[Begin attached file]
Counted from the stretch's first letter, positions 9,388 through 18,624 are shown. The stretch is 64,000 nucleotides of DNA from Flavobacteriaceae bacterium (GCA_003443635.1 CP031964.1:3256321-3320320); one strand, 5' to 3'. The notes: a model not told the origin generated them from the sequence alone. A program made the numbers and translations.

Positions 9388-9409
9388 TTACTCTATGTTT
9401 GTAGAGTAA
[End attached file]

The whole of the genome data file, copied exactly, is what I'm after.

Counted from the stretch's first letter, positions 9,388 through 18,624 are shown. The stretch is 64,000 nucleotides of DNA from Flavobacteriaceae bacterium (GCA_003443635.1 CP031964.1:3256321-3320320); one strand, 5' to 3'. The notes: a model not told the origin generated them from the sequence alone. A program made the numbers and translations.

Positions 9388-9409
9388 TTACTCTATGTTT
9401 GTAGAGTAA